4. 4 out of 5

    Laura

    From BBC Radio 4 - Book of the Week: Inspired by the Oscar-nominated TV documentary, Alan Light's biography draws on Nina Simone's early diaries, rare interviews, childhood journals and input from her daughter Lisa Simone Kelly to paint a picture of the classically-trained pianist who became a soul legend, a leading civil rights activist and one of the most influential artists of our time. Episode One "I was born a child prodigy darling. I was born a genius." Nina Simone Music journalist Alan Light From BBC Radio 4 - Book of the Week: Inspired by the Oscar-nominated TV documentary, Alan Light's biography draws on Nina Simone's early diaries, rare interviews, childhood journals and input from her daughter Lisa Simone Kelly to paint a picture of the classically-trained pianist who became a soul legend, a leading civil rights activist and one of the most influential artists of our time. Episode One "I was born a child prodigy darling. I was born a genius." Nina Simone Music journalist Alan Light is the author of The Holy of the Broken: Leonard Cohen, Jeff Buckley and the Unlikely Ascent of Hallelujah, and Let's Go Crazy: Prince and the Making of Purple Rain, among others. He was editor-in-chief of the music magazines Vibe and Spin, and is a frequent contributor to the New York Times. Writer: Alan Light Abridger: Pete Nichols Reader: Alibe Parsons Producer: Karen Rose A Sweet Talk production for BBC Radio 4. http://www.bbc.co.uk/programmes/b08gwsjb

  5. 5 out of 5

    Gretchen

    What Happened, Miss Simone? What a great title for a book that tells a heartbreaking story of a fantastic singer. Alan Light writes the biography of Nina Simone taking the reader from Miss Simone's hardscrabble childhood through her musical talent and genius to the end of her sad life. Such talent must have made it very difficult for her to adjust to the everyday workings of life. Maybe that is why she seemed unable to fit into her own skin nor to find the love which she needed so badly. I was a What Happened, Miss Simone? What a great title for a book that tells a heartbreaking story of a fantastic singer. Alan Light writes the biography of Nina Simone taking the reader from Miss Simone's hardscrabble childhood through her musical talent and genius to the end of her sad life. Such talent must have made it very difficult for her to adjust to the everyday workings of life. Maybe that is why she seemed unable to fit into her own skin nor to find the love which she needed so badly. I was a Nina Simone fan, of her blues and sultry voice. I was unaware of her civil rights activism and disappointed that she seemed to disregard the public which supported her. May she rest in peace. What Happened, Miss Simone? is a goodreads selection which I plan to share with a fellow goodreader. Thank you.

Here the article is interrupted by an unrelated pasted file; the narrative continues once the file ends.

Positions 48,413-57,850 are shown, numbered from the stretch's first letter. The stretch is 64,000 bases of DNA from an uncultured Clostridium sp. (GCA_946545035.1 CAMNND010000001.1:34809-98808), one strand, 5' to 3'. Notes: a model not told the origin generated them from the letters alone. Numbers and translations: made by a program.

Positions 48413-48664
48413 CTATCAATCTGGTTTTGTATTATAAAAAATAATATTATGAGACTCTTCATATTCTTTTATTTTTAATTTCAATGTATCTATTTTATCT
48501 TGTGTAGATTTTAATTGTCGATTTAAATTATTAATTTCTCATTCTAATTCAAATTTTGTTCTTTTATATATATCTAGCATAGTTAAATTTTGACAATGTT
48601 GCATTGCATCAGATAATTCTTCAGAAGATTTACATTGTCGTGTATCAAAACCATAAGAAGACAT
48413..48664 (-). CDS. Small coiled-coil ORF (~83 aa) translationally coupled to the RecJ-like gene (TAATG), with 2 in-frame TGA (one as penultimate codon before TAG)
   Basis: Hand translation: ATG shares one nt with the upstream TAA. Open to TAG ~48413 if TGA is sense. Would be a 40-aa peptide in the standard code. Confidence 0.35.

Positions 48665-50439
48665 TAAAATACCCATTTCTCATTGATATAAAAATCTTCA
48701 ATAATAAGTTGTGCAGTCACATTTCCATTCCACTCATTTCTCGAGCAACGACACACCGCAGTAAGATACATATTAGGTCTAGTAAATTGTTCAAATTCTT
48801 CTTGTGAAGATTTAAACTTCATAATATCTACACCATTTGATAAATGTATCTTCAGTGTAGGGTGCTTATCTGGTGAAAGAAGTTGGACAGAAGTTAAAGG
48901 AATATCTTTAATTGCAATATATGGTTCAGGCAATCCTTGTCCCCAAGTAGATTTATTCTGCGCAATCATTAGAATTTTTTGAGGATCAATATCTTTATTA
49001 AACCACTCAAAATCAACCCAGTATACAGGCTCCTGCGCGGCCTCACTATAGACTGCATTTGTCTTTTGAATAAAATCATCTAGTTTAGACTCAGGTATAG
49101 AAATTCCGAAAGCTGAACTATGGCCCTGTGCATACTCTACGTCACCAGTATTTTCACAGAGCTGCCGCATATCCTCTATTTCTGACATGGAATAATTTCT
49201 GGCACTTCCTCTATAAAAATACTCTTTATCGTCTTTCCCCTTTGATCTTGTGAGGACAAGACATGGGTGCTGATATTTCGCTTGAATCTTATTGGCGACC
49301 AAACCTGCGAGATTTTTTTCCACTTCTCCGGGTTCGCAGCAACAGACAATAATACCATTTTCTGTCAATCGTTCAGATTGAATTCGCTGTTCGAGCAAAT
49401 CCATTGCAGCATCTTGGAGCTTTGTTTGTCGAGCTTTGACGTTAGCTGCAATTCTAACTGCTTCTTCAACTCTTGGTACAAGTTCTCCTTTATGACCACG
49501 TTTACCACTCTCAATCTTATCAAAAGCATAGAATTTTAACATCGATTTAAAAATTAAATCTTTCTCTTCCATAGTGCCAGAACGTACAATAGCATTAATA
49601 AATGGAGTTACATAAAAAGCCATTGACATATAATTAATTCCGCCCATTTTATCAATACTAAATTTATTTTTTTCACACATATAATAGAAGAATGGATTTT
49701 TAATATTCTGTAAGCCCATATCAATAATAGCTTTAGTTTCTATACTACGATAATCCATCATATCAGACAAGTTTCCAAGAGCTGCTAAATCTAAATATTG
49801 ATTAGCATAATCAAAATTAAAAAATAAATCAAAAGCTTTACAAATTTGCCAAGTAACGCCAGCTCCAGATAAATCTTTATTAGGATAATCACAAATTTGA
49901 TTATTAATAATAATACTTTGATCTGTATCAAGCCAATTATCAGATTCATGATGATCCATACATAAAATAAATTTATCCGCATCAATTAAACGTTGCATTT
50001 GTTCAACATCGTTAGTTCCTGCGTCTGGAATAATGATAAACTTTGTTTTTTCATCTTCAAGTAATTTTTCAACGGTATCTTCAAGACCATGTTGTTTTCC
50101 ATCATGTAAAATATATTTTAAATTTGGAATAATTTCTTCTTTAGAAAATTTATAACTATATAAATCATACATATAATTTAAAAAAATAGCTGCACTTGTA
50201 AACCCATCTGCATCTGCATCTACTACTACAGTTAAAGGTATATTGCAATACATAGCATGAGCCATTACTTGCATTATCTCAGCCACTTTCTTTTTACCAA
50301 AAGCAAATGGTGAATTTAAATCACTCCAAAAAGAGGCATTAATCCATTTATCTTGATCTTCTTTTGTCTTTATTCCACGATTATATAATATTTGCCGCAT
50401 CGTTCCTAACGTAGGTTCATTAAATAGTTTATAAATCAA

6. 5 out of 5

    Jennifer

    This was a frustrating biography to read. The author, Alan Light had access to all of Miss Simone's diaries and correspondence and the cooperation of the family...but this led to him only interviewing a handful of people (presumably) okay-ed by the family. So it was the same five voices over and over and little from outside sources and indeed no third-party research. I read a lot of biographies so I guess I have higher standards than most and this was really lacking. I recommend instead the compa This was a frustrating biography to read. The author, Alan Light had access to all of Miss Simone's diaries and correspondence and the cooperation of the family...but this led to him only interviewing a handful of people (presumably) okay-ed by the family. So it was the same five voices over and over and little from outside sources and indeed no third-party research. I read a lot of biographies so I guess I have higher standards than most and this was really lacking. I recommend instead the companion Oscar-nominated documentary which had more perspectives, excerpts of interviews with Nina Simone, and lots of live performance clips.

  7. 4 out of 5

    Karen

    This was really interesting and it didn't sugarcoat anything. The writing itself was a little on the dry side but I'm looking forward to watching the documentary.

  8. 5 out of 5

    Beatriz Fernandes